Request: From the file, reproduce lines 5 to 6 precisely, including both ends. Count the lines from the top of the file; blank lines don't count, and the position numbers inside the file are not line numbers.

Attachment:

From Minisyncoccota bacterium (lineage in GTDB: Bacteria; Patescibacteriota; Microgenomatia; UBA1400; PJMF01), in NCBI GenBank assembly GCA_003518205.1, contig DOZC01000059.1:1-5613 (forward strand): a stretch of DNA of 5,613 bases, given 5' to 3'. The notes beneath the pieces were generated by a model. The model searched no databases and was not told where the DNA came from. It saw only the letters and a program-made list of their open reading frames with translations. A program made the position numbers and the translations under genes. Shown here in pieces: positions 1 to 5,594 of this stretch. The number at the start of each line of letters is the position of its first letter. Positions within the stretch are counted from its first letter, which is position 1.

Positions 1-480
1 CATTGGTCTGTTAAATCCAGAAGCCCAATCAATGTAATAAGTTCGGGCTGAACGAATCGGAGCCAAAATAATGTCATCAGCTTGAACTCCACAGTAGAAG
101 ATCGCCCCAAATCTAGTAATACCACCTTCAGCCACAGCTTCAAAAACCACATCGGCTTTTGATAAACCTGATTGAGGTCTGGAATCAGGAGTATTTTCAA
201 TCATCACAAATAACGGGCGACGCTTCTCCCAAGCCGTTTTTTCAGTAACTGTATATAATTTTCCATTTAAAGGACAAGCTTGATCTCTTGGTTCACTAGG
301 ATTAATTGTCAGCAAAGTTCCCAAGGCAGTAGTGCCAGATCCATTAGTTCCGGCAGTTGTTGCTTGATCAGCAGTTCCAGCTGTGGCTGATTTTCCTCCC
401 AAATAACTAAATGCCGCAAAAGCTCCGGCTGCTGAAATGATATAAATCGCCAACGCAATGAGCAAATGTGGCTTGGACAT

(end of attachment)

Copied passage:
201 TCATCACAAATAACGGGCGACGCTTCTCCCAAGCCGTTTTTTCAGTAACTGTATATAATTTTCCATTTAAAGGACAAGCTTGATCTCTTGGTTCACTAGG
301 ATTAATTGTCAGCAAAGTTCCCAAGGCAGTAGTGCCAGATCCATTAGTTCCGGCAGTTGTTGCTTGATCAGCAGTTCCAGCTGTGGCTGATTTTCCTCCC